Many German serial encoders (mainly SICK Stegmann Hiperface and Heidenhain EnDat) use incremental sine wave signals in addition to the serial data lines. It is important to check that these signals are outputting correctly and with proper amplitude values. Excessive noise or improper amplitudes can cause major problems on the drive.
This becomes especially important on inductive encoders (Heidenhain EQI/ECI, SICK Stegmann SEL/SEK Series encoders, among others) on which the alignment directly affects the signal amplitudes and may cause alarms if not set correctly.
Line Level Test
Encoders with these 1Vpp signals will require the use of an adapter module for Mitchell systems to read their values properly.
- Encoders rated for 5VDC will use the TI-5101 adapter module, make sure to set both dip-switches on the module to OPEN (OFF).
- Encoders rated for 7-14VDC will use the TI-5104 adapter module.
All Heidenhain EnDat encoders will require a 120Ω resistor placed between A+ and A- (pins 3 and 4 on J1) and B+ and B- (pins 5 and 6 on J1). These resistors can be added to the test cable screw-in terminals as shown in the picture below, or directly to the module itself.
On the Line Levels test, rotate the encoder slowly by hand and check that the VecLev field is green all around the turn. The VecLev provides a comparative value for both A and B incremental channels. If the incremental amplitude is poor quality or not outputting on either channel, the VecLev field should indicate with a red color to highlight the issue. If needed, you can reset the max and min values with the "Reset Max/Min Values" on the left.
While performing this test, is normal to momentarily get a red box on the Rot Speed field, as it cannot read the amplitudes that quickly, but it should go back to green once the shaft has stopped turning.
Incremental Count test
The Count Test button provided on these encoders selection is counting the absolute serial track, not the incremental signals that have A and B sine wave outputs (labeled as SIN and COS). This makes performing a proper count on these signals more difficult as there is no index pulse. The INCREMENTAL field displays the counting of the incremental A/B signals. They will count up or down depending on the direction of rotation. Data Display also has a 'Zero count' button which clears this field to 0. The following tests can help to determine the true incremental counts per revolution of the encoder:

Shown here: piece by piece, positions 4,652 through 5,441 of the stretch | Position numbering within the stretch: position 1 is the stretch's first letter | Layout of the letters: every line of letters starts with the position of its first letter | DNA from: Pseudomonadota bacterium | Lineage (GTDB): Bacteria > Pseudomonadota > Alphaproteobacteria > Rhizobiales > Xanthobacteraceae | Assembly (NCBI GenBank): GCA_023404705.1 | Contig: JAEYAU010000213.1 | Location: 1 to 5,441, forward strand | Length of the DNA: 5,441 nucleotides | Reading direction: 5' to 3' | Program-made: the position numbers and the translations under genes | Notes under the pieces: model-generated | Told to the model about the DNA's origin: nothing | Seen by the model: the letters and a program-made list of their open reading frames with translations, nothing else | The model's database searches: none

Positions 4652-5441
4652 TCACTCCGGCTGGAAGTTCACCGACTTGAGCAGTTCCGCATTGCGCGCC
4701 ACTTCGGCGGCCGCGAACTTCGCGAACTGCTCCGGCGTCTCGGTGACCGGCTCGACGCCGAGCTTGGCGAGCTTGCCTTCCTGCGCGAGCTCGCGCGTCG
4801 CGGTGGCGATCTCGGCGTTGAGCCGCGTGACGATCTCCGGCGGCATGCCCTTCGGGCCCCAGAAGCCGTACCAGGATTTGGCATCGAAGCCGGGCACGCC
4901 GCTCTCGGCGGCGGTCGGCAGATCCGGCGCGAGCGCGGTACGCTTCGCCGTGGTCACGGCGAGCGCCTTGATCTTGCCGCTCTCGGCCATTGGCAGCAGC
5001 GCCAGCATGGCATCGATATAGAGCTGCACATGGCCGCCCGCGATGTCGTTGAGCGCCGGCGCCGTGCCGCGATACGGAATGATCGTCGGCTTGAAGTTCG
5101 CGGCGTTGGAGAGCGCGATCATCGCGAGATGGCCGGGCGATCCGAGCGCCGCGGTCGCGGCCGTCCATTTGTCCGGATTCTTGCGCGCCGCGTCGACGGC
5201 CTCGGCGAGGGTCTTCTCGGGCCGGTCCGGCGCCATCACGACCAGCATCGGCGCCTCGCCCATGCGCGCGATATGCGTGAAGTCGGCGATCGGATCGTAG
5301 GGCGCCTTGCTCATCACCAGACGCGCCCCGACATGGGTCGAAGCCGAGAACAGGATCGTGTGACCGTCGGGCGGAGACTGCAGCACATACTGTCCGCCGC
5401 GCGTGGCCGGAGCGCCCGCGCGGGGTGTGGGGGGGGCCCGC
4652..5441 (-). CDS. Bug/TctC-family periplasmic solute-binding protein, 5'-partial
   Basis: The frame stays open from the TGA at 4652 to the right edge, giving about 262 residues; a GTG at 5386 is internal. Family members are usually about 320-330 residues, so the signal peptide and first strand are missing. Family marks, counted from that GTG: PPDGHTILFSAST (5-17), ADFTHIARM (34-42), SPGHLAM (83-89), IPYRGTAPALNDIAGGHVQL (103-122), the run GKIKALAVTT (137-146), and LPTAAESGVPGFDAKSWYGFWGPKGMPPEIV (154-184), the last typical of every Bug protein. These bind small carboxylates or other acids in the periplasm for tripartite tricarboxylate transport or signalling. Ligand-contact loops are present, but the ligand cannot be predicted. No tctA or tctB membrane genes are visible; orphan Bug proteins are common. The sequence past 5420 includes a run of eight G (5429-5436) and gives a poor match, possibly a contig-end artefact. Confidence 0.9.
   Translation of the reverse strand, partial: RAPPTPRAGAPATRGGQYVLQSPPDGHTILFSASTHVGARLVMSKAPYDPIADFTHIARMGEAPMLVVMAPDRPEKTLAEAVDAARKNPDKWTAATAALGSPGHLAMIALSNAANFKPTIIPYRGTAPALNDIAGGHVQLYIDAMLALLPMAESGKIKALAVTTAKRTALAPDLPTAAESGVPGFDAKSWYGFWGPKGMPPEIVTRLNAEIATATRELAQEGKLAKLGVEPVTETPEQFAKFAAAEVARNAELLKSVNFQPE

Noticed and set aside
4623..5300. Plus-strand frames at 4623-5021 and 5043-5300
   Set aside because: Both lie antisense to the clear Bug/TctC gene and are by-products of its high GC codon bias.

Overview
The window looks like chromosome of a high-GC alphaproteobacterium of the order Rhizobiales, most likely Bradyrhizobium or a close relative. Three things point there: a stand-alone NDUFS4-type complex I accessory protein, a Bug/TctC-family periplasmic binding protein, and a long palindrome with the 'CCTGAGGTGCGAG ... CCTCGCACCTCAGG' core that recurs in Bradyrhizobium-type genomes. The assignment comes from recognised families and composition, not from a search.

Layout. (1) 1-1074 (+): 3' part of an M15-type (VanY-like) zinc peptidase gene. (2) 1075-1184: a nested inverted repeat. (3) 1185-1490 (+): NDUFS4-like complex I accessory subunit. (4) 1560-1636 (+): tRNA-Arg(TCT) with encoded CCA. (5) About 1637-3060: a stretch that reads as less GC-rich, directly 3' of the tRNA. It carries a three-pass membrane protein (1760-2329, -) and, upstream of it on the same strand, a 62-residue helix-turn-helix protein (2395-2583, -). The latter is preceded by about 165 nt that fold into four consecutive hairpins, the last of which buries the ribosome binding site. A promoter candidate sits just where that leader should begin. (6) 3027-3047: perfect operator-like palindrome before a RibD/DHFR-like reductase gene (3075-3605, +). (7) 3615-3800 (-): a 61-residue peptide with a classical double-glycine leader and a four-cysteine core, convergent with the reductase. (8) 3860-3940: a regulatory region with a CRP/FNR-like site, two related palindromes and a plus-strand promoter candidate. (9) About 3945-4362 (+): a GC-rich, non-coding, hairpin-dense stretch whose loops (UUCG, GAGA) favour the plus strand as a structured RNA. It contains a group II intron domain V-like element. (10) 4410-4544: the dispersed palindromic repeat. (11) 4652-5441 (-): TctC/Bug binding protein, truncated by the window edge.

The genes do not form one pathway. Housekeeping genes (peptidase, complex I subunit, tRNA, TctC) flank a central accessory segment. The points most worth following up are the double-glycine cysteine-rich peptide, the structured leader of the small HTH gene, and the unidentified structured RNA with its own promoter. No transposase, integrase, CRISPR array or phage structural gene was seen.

- Serial Encoder Absolute Position Count Test: Keep the shaft stationary and record the SER POS COUNT (absolute serial position) value, then press the Zero count button. Now rotate the shaft one full turn, stopping at the exact same SER POS COUNT value. The resulting number on the INCREMENTAL field will be the counts/rev of the incremental tracks.
- Static Lockup Count Test: Lockup the motor with +U-V, then click the Zero count button. Make a full rotation and re-lock the motor into the same +U-V position. The resulting count on the INCREMENTAL field should be close to the true counts/rev value. Increase accuracy by doing 10 turns and dividing the resulting count by 10.
- Reference Mark Count Test: Make a reference mark on both the shaft and the motor frame, click the Zero count. Make one rotation and try to come back as close to your mark as possible. Increase accuracy by doing 10 turns and dividing the resulting count by 10.
Adjusting the scanning gap on inductive encoders
Inductive encoders are typically a two-piece setup consisting of a bearing-less encoder wheel mounted to the encoder shaft and the scanning head located on the body of the encoder. The amplitude of the
feedback signals is altered by the distance of the encoder wheel relative to the scanning head. This
spacing is referred to as the scanning gap.
There are many different types of inductive encoder mountings, and the scanning gap adjustment
method will be slightly different for each type. However, the general theory remains the same:
Adjust the position of the encoder body closer or farther away from the encoder wheel until the Line Level voltages get in the green.
- Stegmann Hiperface encoders can be electronically aligned after the scanning gap is set.
- Heidenhain EnDat encoders will require some switching back and forth between Data Display to see the alignment angles and Line Levels to check the scanning gap until the encoder position is finally set. The encoder will likely show alarms in Data Display during the adjustment process. Simply click “Reset Alarms” to make sure that they do not return after the proper adjustment has been made.
Heidenhain EQI/ECI 1300 series encoders (See video above).
In this setup, the encoder is tightened down to the motor shaft with a 5mm center bolt (only to be removed to take the encoder out), while a "cam" style 3mm bolt holds the alignment and position in place (shown with an arrow).
Once both Line Level and Alignment angle are correct tighten the “cam” style 3mm bolt head. The thicker part of the bolt head will force the encoder body into a locked position, setting the scanning gap and alignment.
Heidenhain EQI/ECI 1100 series encoders.
On this setup, the red arrows show the 3mm screw that ties the encoder to the motor shaft and the green arrow shows another 2mm set screw that adjusts the alignment position and scanning gap (this also must be removed to take the encoder out of the motor).
Once the scanning gap and alignment angles are correct, simply tighten the set screw (green arrow) to lock the settings. The large 8mm threads in the center hold down the encoder’s wire retention cap. You can use an 8mm bolt in these threads to aid with adjusting the encoder position.
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